An Owasso businessman, Jerald Thurman, died 13 years ago Friday, after being shot 3 times, while trying to save the life of a woman he had never met.
The two killers were sentenced to death row and are still there.
Thurman's only son, Jake, was just 19 at the time.
Jake Thurman had to drop out of college and take over the family business to support his mother, when his father was murdered.
Jake is now a married man with a son of his own, a little boy who is the spitting image of the grandfather he will never know.
Jerald Thurman ran Jet Trucking, and was much loved by family and friends, who say he was loud, outspoken, and fun to be around.
On August 31, 1999, while filling a dump truck for a load, he saw a suspicious car with people in it and told his nephew, on the phone, he was going to check it out.
Jerald was found shot three times with a .38 caliber gun. He died two weeks later on September 14.
Police later figured out the same men who killed Jerald had kidnapped and killed 77-year-old Mary Bowles, a retired banker who volunteered at several places in Tulsa.
Two good people were murdered for no good reason and a 19-year-old man's life was changed forever.
"Daily—every day it impacts my family, at home, or work or here. If it wasn't for God, family and friends, I don't know where I'd be," Jake said.
Jake was, all of a sudden, the breadwinner of the family, running a company, where just weeks before his biggest concern was passing a college algebra test.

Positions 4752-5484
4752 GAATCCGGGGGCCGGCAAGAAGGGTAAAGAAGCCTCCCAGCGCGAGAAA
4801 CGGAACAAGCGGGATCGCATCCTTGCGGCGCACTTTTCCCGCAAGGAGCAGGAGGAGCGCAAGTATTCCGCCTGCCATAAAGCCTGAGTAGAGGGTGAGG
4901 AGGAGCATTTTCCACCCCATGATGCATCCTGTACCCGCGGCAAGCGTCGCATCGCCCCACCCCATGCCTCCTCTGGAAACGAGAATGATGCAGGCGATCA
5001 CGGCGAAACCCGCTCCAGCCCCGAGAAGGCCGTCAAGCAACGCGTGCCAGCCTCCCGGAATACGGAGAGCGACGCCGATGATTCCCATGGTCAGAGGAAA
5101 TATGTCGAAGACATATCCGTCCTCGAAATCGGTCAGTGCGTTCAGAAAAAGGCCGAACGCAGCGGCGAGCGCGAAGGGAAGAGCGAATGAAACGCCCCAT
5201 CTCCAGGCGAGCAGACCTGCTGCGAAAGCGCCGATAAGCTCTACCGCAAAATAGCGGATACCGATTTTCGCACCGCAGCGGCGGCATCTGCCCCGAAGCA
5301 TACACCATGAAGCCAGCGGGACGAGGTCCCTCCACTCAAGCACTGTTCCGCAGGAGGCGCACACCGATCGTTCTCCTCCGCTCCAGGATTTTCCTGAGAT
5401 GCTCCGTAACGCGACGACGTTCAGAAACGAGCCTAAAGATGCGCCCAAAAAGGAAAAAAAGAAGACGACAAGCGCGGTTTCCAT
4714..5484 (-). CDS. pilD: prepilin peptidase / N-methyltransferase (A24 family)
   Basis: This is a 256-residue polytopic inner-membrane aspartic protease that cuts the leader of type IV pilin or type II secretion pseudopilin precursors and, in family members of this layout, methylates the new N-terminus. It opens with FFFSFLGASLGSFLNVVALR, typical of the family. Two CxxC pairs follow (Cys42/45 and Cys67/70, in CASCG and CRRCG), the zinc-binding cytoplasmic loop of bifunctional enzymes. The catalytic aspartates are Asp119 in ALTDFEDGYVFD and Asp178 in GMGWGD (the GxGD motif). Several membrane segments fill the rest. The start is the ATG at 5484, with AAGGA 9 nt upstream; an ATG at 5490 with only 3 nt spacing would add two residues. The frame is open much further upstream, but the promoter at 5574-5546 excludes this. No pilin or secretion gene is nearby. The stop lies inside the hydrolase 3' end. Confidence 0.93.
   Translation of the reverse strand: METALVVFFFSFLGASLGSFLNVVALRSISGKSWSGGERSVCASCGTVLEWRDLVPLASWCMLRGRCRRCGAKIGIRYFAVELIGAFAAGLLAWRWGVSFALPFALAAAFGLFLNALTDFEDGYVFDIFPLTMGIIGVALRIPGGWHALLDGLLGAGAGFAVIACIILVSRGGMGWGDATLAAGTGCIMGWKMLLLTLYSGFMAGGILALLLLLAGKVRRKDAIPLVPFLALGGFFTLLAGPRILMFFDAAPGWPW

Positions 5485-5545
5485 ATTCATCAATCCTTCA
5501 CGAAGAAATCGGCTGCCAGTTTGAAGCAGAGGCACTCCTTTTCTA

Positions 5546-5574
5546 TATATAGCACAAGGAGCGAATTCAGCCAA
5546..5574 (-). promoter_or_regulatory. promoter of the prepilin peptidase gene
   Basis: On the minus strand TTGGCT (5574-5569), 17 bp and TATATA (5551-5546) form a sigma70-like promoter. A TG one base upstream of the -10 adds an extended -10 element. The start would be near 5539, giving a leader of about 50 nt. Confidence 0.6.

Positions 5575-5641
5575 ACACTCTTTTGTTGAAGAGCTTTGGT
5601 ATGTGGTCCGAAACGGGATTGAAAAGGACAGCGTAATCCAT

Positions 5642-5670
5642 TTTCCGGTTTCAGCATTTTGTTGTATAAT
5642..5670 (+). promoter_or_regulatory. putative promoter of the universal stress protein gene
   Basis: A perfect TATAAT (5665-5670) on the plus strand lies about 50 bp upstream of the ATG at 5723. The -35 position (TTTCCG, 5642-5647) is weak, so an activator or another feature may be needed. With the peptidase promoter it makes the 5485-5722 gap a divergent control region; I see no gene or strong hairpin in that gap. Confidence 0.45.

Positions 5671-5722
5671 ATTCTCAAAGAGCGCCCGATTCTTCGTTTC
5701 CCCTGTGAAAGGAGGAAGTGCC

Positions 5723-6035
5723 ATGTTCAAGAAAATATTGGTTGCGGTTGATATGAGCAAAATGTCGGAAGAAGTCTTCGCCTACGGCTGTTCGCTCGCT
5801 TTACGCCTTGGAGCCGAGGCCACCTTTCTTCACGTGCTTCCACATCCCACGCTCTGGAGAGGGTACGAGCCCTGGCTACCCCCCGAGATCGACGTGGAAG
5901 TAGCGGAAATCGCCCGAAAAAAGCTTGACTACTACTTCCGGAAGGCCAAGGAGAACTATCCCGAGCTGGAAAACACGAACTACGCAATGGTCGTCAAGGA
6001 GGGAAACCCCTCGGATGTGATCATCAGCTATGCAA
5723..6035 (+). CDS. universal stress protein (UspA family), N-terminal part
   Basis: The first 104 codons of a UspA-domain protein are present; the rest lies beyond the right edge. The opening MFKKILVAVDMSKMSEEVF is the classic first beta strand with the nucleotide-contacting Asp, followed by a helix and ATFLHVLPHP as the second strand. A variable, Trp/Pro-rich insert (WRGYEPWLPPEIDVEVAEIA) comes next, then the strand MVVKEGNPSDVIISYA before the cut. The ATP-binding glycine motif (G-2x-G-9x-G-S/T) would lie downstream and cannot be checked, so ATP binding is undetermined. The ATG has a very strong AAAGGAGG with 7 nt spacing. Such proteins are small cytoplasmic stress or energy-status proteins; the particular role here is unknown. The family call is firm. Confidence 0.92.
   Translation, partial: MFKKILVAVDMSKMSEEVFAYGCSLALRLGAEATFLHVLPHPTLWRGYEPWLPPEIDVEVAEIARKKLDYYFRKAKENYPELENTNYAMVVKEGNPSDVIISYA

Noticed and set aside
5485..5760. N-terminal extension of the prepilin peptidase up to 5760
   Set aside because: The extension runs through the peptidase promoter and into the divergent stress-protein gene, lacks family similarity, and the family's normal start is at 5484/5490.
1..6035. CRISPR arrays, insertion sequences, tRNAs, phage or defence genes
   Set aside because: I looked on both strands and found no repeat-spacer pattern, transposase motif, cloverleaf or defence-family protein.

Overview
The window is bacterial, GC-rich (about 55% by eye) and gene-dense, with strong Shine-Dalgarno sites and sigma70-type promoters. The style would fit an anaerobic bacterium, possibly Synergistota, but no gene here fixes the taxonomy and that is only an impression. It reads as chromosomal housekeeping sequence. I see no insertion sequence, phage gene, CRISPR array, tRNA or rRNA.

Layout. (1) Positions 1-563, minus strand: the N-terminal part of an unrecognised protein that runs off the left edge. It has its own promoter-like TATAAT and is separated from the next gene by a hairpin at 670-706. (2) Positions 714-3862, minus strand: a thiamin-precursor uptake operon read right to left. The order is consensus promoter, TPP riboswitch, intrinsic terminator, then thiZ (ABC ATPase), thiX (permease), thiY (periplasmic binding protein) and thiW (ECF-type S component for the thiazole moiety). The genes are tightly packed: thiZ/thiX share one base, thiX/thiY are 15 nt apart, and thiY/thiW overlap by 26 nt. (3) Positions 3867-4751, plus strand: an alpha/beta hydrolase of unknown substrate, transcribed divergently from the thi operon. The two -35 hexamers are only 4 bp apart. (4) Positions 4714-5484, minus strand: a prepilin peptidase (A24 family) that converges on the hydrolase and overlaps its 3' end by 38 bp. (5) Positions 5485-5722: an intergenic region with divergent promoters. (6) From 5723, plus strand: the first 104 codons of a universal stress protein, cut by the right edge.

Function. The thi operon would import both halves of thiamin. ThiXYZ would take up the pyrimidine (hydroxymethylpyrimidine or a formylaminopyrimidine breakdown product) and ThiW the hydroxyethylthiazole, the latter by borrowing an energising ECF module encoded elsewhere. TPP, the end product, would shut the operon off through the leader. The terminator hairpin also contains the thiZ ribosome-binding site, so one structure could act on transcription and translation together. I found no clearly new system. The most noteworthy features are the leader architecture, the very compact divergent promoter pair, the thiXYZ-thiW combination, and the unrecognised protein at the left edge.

The killers, Victor Miller and John Hanson, were sentenced to death, but after 13 years of appeals, are still alive.
"We've all been through a lot and we are ready for some closure," Jake said. "I'm afraid Mom's not going to be around to see that day come."
He said there was a time when he was consumed with anger and wanted his own justice, but now trusts that God will make something good come out of all this heartbreak and tragedy.
He is now focused on passing down the morals he learned from his father to his own little boy.
Three-year-old Jet looks so much like his grandpa, Jerald.
"That's what really eats at me the most. My father's not here to spend time with my son," Jake said.
Miller had already been convicted of murder in 1981 and sentenced to life, but was released.
Hanson was convicted of a string of felonies and got a sentence of life plus 157 years in federal prison, and that's where he is now He's not housed on death row.
No execution date has been set for either man.